jasonandrew: (Default)
Kiernan starts this book with the following warning to her readers. This is the book it is, which means it may not be the book, you expect it to be.

This is a cankerous, demanding book that left me very conflicted. I’m still not completely sure of my opinion of it and as such, this might not be the review you were expecting it to be, but it is what it is. Warning: There Be Spoilers Ahead.

The Drowning Girl proposes a simple, yet fascinating theory. A haunting is reality’s version of an internet MEME. The more haunting is captured and then spread to others, the greater the power of said haunting. The narrator references the very strange story of the Aokigahara forest. In the shadow of Mount Fugi, there is a forest that happens to be the world's second most popular suicide location. Spirituals believe that the energy of the ghosts of those that have taken their lives have permeated the woods causing strange paranormal activity. This was a local legend for centuries that was captured in Seicho Matsumoto’s novel Kuroi Jukai where two lovers decide to end their lives in the black sea of trees. Since the publication of this book in 1960, this national park has been the eastern mecca for suicides.

This is recounted by the narrator as a warning not to read her book. Reading her story is to spread the MEME and to willingly be inflected with her ghost story.

India Morgan Phelps, known as Imp, is a bright, shy girl that happens to suffer from a slight case of schizophrenia that has been exaggerated by a terrifying, yet beautiful event that changed her life forever and ended Imp’s relationship with her Abalyn. Imp attempts to figure out what happened to her and put her life back together by capturing the memories and locking them away in the form of the narrative which also forces the reader to view this story from the first person perspective of Imp and follow her in the journey to forcing herself to heal.

The unrealized narrator takes the reader on a slow journey through her thought process and memories. Such a trip is rarely linear. The story starts with Imp as a young girl viewing a painting in a museum. The Drowning Girl is a painting that might have captured a ghost story from the last century that may or may not have been inspired by a woman named Eva Canning. Imp feels a strange connection to this woman and feels almost threatened by the presence of the painting as though it is stirring uncomfortable feelings inside of her.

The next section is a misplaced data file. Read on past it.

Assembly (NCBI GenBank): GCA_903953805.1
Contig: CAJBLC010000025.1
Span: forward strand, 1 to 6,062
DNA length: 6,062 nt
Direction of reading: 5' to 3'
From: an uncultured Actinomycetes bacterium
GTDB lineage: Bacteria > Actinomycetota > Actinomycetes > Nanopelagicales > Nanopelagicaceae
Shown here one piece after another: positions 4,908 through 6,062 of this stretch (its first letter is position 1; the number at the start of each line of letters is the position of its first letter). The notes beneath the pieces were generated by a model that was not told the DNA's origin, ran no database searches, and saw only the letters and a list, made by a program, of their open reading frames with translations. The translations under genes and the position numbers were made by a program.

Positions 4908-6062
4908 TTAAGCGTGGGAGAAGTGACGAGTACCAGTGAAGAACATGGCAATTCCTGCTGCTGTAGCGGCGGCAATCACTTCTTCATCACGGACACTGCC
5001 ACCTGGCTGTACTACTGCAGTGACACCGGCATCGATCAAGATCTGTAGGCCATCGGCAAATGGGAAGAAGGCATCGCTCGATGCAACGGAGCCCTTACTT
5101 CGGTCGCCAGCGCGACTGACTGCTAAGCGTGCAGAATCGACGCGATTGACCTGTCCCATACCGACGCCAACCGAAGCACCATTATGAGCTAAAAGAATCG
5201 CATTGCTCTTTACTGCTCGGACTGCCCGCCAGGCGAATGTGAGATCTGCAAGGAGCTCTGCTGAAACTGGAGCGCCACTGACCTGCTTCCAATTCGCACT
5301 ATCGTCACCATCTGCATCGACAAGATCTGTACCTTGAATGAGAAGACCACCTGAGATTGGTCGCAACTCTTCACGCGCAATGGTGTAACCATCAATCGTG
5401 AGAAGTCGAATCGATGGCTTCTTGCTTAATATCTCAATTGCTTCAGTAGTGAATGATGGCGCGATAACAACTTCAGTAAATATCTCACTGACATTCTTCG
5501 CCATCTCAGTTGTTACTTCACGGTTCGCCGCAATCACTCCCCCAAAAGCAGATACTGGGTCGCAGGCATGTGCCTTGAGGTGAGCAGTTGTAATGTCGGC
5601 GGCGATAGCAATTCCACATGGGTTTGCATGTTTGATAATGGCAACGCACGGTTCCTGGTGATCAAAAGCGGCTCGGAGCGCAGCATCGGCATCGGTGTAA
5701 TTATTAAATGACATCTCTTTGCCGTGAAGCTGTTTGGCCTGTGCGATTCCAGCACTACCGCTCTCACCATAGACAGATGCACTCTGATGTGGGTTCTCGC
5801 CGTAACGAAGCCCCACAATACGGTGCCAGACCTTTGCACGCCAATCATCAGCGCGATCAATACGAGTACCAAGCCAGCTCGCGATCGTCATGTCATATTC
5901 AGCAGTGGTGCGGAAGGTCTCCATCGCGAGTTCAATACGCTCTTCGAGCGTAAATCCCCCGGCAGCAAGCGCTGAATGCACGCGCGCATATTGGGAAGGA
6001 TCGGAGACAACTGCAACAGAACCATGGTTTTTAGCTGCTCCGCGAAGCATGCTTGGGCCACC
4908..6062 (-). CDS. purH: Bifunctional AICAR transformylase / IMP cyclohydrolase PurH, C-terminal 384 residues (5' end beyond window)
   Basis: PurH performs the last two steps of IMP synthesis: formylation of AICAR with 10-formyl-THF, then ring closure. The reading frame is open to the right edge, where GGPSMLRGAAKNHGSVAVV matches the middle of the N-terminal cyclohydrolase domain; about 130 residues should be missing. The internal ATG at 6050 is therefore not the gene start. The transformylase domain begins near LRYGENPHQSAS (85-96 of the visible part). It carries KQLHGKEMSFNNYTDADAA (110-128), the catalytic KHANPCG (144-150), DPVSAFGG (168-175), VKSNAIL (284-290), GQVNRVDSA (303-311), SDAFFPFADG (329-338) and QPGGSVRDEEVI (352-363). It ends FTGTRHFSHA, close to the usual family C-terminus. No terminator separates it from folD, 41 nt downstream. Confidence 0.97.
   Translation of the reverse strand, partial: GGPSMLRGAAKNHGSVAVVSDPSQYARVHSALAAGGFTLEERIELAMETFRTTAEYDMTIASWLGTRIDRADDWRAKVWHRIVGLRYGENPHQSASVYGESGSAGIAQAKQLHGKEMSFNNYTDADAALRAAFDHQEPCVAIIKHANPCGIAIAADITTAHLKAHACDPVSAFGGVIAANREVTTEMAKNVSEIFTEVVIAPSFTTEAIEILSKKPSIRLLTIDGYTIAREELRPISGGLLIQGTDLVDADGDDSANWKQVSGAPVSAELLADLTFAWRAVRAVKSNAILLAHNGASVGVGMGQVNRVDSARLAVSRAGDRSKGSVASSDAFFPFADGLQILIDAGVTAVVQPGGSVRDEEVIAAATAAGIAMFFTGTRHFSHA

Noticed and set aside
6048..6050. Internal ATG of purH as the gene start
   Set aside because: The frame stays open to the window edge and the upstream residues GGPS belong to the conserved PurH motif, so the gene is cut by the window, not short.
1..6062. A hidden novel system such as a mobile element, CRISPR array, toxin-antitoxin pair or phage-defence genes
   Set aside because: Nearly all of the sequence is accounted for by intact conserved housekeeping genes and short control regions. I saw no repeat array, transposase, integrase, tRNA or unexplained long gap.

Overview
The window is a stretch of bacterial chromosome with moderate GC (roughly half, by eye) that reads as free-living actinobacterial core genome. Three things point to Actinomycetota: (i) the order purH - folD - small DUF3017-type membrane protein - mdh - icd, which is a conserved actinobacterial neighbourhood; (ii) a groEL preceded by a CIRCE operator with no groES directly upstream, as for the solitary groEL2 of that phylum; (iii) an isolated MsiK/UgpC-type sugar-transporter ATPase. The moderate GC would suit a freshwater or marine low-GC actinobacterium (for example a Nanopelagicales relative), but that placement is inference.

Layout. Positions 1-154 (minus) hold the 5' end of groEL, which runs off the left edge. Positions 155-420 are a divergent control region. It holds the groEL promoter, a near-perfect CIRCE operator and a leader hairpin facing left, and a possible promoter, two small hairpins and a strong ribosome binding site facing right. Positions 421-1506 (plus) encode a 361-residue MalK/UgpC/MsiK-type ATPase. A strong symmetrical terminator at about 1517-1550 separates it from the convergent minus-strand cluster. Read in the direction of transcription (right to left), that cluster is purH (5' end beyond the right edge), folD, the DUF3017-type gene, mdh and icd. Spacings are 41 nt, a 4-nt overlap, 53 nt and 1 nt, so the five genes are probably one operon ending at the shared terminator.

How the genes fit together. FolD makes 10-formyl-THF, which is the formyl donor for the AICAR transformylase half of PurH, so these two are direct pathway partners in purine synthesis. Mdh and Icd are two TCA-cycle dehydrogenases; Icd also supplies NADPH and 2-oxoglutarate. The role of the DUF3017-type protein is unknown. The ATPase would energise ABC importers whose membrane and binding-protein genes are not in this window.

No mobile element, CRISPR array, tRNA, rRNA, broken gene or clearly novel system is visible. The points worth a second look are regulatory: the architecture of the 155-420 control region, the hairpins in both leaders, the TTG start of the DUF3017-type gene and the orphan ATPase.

The crux of this event happened around Imp’s meeting of this strange woman Eva that reminds her of her favorite painting. It happens that in the present Imp remembers meeting this woman twice and she instinctually knows that one of these stories might be false. Depending upon the time of the memory, Imp might remember Eva as a mermaid or a werewolf. This duality is unconsciously echoed throughout the book represented by the transgendered Abalyn, who argues that while her body might have started life as a male that she had always been female in the soul. Eva might be remembered as having two identities, but only one of them has ever been real.

Imp has to face three different mysteries: which Eva was real, what happened to her, and can she have a life after being touched by strangeness.

I very much enjoy this book, but it was a slow and difficult read. That’s not an insult. I read the chapters slowly and enjoying thinking about the clues. Kiernan’s style is normally very lyrical and clean. This time around, it is much more personal and loose. I couldn’t stop reading.

I recommend the book, but I still couldn’t rate it fully. That’s not a bad thing.

Mad Men

Jul. 13th, 2010 09:04 am
jasonandrew: (groupies)
I really love the series Mad Men.

It is rare that the main character of a series is so interesting.

I am surprise it lasted as long as it did.

I love the free mean spirit of the series and show how times have changed.

And Jon Hamm has the look for Batman. He should really play Bruce Wayne.

Mad Men

Jul. 13th, 2010 09:04 am
jasonandrew: (groupies)
I really love the series Mad Men.

It is rare that the main character of a series is so interesting.

I am surprise it lasted as long as it did.

I love the free mean spirit of the series and show how times have changed.

And Jon Hamm has the look for Batman. He should really play Bruce Wayne.
jasonandrew: (Default)
“Review: You Might Sleep by Nick Mamatas, Part I"

by Jason Andrew

You Might Sleep from Prime Books is a collection of speculative short fiction from writer Nick Mamatas. Many of the stories take a left turn and delves into that grey area between marketing labels that some of the greats such as Harlan Ellison or Ray Bradbury occasionally visited.

This book has three strikes against it. The cover is very busy. Artistic taste is often subjective, but I just honestly can’t imagine this image selling this book. The introduction to the collection is boring. I wanted to get more of a sense of the writer and for Mamatas to show the same vulnerability that appears in his stories. And finally, the collection starts with a very short flash fiction piece that is really a recycled literary joke titled “Found Wedged In the Side Of a Desk Drawer in Paris, France. 23 December 1989.”

“Land Speed Record” is an amusing story set in the world of cubicals, office paranoia, and the mind-numbing monotony of the corporate world where worker drones dream of revolution. This isn’t the strongest story in the collection, but I certainly was entertained and now wanted to read the rest of the collection.